The 70s were an entirely different time, and one could argue that the pottery world has never been the same since. It was a decade full of experimentation, bright colors, and funky shapes. Here are some of the craziest ceramics from the 70s that we can still enjoy today.

First up, let’s talk about the lava glaze. This glaze created an organic and unpredictable texture on pottery, giving it the appearance of flowing lava. It was incredibly popular during the 70s, and many pottery enthusiasts were fascinated by how each piece had its own unique finish.

Another popular style of ceramics from the 70s was chubby animals. These were miniature animal figurines with extra-large heads and chubby bodies. They were often brightly colored and featured intricate designs. Some collectors still seek out these adorable critters today.

One of the most iconic pottery styles from the 70s was the mushroom-inspired pieces. The era’s fascination with the psychedelic aesthetic was evident in colorful pieces that were fashioned after the mushroom shape. These pieces were often glazed in bold colors, including bright oranges, greens, and pinks. They were perfect for adding a funky touch to any room.

Of course, we can’t talk about 70s pottery without mentioning the geometric designs. These pieces were all about shapes and lines, with many featuring bold colors and intricate patterns. They were often used to add a pop of color to a room and were a staple in funky home decor.

But it wasn’t just the shapes and glazes that made 70s ceramics so unique; it was also the way they were used. Many people would create installations by stacking these funky pieces on top of each other, creating a colorful and eclectic display. The pottery wasn’t just functional; it was meant to be shown off.

Speaking of functionality, 70s ceramics often served a dual purpose. For example, many people used pottery as both ashtrays and planters. It was the era of multi-use objects, and pottery was no exception.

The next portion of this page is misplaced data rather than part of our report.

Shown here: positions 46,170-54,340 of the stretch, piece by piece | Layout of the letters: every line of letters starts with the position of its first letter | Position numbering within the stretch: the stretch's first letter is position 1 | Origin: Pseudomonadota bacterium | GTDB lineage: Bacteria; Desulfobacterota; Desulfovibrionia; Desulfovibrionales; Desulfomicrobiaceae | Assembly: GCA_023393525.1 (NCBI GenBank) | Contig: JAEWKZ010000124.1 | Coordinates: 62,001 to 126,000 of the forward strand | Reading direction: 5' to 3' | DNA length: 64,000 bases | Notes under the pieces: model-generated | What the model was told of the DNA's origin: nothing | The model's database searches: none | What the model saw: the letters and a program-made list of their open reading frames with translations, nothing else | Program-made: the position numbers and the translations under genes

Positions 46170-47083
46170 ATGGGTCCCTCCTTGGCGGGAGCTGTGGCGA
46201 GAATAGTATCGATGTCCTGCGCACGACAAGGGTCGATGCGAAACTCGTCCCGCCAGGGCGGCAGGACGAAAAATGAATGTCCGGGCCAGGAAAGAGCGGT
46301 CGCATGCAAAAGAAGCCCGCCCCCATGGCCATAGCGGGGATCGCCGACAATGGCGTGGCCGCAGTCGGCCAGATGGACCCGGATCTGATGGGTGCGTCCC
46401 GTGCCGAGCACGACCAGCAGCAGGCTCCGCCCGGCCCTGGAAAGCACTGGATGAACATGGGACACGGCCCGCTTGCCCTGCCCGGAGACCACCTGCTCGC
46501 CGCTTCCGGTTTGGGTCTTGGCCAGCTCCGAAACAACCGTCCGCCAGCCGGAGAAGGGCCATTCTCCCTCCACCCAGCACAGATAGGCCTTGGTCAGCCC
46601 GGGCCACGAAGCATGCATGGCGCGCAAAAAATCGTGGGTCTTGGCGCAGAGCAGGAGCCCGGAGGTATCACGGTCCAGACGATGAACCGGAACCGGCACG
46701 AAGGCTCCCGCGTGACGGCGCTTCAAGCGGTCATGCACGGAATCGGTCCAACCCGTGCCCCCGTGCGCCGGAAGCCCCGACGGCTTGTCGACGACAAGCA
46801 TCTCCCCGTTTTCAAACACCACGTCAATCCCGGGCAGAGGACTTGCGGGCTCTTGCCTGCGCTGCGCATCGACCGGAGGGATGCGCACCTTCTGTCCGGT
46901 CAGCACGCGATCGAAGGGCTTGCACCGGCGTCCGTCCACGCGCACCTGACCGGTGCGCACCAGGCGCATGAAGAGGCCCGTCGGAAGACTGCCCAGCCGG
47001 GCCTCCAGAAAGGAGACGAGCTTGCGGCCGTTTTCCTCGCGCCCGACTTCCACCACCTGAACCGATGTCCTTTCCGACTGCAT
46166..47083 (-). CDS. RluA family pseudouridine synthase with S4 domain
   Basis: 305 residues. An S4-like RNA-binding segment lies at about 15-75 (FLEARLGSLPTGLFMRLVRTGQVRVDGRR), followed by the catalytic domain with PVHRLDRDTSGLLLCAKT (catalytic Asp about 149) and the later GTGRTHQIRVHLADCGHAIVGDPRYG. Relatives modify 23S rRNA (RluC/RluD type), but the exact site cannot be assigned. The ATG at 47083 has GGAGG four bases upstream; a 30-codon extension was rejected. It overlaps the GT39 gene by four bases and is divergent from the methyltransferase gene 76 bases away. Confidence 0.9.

Another popular trend in 70s ceramics was the use of bright, neon colors. These were often used in contrast with more neutral tones, creating a bold and eye-catching look. Think lime greens, electric blues, and hot pinks.

The 70s was also the era of rough textures. Pottery was often left unglazed, giving it a rough and natural appearance. These pieces were meant to feel like you had just plucked them out of nature.

And who could forget about the giant ashtrays? These massive ceramic ashtrays were a staple in many homes during the 70s. They often featured bold patterns and bright colors, and many were large enough to hold an entire pack of cigarettes.

But perhaps the most unique and quirky ceramics from the 70s were the face pots. These were pots shaped like faces, often featuring an exaggerated nose, mouth, and eyes. Some even featured tiny feet, making them look like characters from a children’s book.

In conclusion, the ceramics of the 70s were a true reflection of the era’s free-spirited and experimental nature. From lava glazes to chubby animals, from neon colors to face pots, the pottery was all about having fun and being a little bit quirky. While many of these ceramics may be considered “crazy” by today’s standards, there’s no denying their enduring appeal and the joy they can still bring to our homes today.

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